Is your deposit stuck with your landlord? Here's what to do

Is your deposit stuck with your landlord? Heres what to do

Legal action can be initiated if the amount is not returned within a reasonable period of time,

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By Ashish Mehta

Published: Thu 21 Dec 2017, 10:31 AM

Last updated: Fri 22 Dec 2017, 8:48 AM

I reside in a flat in Dubai, but now want to shift as the rents are rising. I informed my landlord two months in advance in writing as mentioned in my tenancy contract as it is up for renewal in 15 days. However, I did not receive any response from the landlord/real estate agency on the issue yet and I fear they are holding back my deposit of Dh5,000 to make it difficult for me. I have been calling them and the office says it will all be completed on time. I am in the process of disconnecting my amenities and have even moved to a new flat in Sharjah. What do I do if they do not return my deposit?
It is understood that you had been living in an apartment in Dubai and do not wish to renew your tenancy contract. Pursuant to your tenancy contract, you had deposited an amount of Dh5,000 as security deposit with your landlord.
As such a landlord is within his rights to ask for a refundable amount as maintenance deposit, in accordance with Article 20 of the Law No 26 of 2007 Regulating Relationship Between Landlords and Tenants in the Emirate of Dubai which states: "Landlord may obtain maintenance deposit amount from tenants to guarantee maintenance of premises at the end of tenancy contract, provided that landlord shall undertake to refund this deposit, or any remaining amount, upon expiry of contract."
With respect to the reimbursement of the deposit amount, you may continue to follow up with your landlord or his representatives regarding the same. However, in the event the amount is not returned within a reasonable period of time, or the landlord refuses to pay the deposit amount without any justification, you may initiate legal action against your landlord.

Interest-free, friendly loan

A friend borrowed Dh50,000 from me two months ago saying he needed help for medical treatment. A month ago I realised he had resigned from his Dubai job and had found a new one in Qatar. Do I lodge a complaint with the Dubai Police or the police in Qatar? What are my legal options to get the money back and have the fraud punished? I know the company he works for in Qatar. Do I inform them?
We understand that you had loaned an amount of Dh50,000 to your friend about two months back, who has since left his job in Dubai, joined a new employment in Qatar and is now residing there.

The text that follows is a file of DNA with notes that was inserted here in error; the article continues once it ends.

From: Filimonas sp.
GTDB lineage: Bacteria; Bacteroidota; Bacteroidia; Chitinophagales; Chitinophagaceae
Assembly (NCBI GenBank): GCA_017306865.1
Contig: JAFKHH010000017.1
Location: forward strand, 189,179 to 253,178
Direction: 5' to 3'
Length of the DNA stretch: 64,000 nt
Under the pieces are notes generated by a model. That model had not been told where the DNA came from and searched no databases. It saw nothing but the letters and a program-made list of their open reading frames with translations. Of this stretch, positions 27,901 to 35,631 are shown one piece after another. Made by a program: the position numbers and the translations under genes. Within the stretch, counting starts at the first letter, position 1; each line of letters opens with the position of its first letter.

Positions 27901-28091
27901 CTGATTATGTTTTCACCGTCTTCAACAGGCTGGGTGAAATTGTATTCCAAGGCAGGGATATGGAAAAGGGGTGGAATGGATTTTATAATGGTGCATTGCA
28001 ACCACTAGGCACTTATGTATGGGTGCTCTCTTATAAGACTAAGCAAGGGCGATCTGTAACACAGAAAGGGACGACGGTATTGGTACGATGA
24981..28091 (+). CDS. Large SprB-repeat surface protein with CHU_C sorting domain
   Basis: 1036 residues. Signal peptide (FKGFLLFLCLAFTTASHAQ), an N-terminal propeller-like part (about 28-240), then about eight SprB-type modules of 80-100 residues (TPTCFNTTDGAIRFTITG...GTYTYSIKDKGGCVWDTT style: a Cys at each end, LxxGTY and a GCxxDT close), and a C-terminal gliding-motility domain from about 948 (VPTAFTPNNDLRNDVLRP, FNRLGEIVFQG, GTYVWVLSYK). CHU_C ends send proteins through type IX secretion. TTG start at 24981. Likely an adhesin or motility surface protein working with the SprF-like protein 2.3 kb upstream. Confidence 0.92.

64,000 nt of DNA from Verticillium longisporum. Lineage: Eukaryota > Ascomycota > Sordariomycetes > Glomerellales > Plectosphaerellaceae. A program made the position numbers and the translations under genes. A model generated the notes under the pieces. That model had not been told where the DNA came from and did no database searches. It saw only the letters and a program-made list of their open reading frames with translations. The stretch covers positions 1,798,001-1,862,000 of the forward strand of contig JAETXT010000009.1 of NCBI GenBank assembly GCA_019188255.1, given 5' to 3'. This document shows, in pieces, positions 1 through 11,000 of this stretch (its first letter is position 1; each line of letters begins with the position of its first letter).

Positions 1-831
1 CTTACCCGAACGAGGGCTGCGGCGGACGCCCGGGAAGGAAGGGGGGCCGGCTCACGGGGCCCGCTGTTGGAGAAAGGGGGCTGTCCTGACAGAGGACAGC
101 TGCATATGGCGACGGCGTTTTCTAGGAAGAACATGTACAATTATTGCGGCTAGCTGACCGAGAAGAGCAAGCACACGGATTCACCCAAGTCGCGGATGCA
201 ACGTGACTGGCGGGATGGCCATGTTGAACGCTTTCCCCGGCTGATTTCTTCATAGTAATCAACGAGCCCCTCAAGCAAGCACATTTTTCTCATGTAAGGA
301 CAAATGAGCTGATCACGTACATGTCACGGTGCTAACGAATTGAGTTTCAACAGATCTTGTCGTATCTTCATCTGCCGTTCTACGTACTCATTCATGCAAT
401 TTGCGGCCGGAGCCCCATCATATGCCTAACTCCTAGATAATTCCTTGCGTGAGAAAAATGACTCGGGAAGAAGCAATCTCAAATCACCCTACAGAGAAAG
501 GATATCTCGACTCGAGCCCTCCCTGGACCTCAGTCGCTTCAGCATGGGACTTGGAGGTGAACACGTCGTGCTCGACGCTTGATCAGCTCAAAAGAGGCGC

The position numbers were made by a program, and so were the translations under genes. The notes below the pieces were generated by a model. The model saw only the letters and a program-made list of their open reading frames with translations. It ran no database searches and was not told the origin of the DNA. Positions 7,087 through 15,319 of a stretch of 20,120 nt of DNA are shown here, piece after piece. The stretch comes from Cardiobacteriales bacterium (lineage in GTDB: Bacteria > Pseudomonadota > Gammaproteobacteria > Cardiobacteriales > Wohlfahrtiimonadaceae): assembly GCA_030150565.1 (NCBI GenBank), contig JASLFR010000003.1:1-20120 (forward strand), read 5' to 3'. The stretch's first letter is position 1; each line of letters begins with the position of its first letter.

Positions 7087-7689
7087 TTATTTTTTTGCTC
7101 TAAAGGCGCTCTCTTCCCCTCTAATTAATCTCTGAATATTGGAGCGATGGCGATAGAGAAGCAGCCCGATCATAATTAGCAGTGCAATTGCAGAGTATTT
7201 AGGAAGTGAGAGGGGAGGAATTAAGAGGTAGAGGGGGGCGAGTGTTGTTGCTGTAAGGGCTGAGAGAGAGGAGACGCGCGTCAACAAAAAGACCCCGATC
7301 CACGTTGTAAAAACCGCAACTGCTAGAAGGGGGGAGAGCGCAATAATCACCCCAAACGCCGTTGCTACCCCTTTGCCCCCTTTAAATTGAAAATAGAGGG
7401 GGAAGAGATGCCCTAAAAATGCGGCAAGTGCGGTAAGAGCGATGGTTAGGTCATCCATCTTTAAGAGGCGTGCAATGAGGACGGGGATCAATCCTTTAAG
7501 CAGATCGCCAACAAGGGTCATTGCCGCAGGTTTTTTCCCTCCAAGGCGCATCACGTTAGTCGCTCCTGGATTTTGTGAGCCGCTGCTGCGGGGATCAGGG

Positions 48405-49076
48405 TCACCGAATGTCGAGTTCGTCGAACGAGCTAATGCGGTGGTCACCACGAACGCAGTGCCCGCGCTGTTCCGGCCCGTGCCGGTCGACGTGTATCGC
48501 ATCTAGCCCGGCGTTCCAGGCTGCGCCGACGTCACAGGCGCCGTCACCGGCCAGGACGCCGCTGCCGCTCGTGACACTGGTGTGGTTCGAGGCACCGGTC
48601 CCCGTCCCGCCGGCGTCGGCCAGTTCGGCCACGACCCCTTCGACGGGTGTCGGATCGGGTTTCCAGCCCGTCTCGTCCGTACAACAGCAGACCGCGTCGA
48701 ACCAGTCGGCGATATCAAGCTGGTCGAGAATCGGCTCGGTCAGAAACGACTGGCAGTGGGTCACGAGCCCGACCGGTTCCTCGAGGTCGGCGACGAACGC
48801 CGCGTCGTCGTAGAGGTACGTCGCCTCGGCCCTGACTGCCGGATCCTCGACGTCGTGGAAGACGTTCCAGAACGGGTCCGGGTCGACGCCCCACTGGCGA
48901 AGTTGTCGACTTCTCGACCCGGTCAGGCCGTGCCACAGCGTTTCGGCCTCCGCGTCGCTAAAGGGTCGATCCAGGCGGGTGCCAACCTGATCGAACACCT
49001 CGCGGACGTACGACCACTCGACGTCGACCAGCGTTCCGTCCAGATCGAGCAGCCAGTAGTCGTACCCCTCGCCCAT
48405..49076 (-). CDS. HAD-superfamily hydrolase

You have not mentioned if you had executed any paperwork with respect to the amount you loaned to your friend, and hence we may assume that you had loaned the money in the manner of an 'interest-free, friendly loan to your friend, repayable at his convenience'.
Therefore we are of the view that, you may not lodge a complaint with the police in Dubai as your friend has not committed any criminal offence by borrowing Dh50,000 from you on friendly interest free basis. However in this matter, the authorities in Dubai shall have the proper jurisdiction, since the transaction had taken place in Dubai.
Therefore, you may initiate a civil claim for the said amount of money against your friend in the Dubai Courts, provided you have sufficient evidence to prove that you had loaned the amount to your friend and that he is liable to repay it to you. Once you have obtained a favourable judgment from the Dubai Courts, you may commence the execution process in Dubai and subsequently execute the judgment in Qatar wherein you may apply for execution of the judgment against your friend through a Qatari court having proper jurisdiction in the matter.
You may inform the officials at the company in Qatar where your friend is working, although it is possible that the company may not want to know much about this transaction since it is a private transaction between you and your friend which predates your friend taking up employment with the company in Qatar.
However, in case you obtain a favourable judgment from Dubai courts, you may inform the employer of your friend in Qatar who may then take notice of the matter although there is no certainty whether the employer of your friend would initiate any action against their employee.
Ashish Mehta, LLB, F.I.C.A., M.C.I.T., M.C.I.Arb., is the founder and Managing Partner of Ashish Mehta & Associates. He is qualified to practise law in Dubai, the United Kingdom, Singapore and India. He manages a multi-jurisdictional law firm practice, providing analysis and counselling on complex legal documents, and policies including but not limited to corporate matters, commercial transactions, banking and finance, property and construction, real estates acquisitions, mergers and acquisitions, financial restructuring, arbitration and mediation, family matters, general crime and litigation issues. Visit for further information. Readers may e-mail their questions to: or send them to Legal View, Khaleej Times, PO Box 11243, Dubai.

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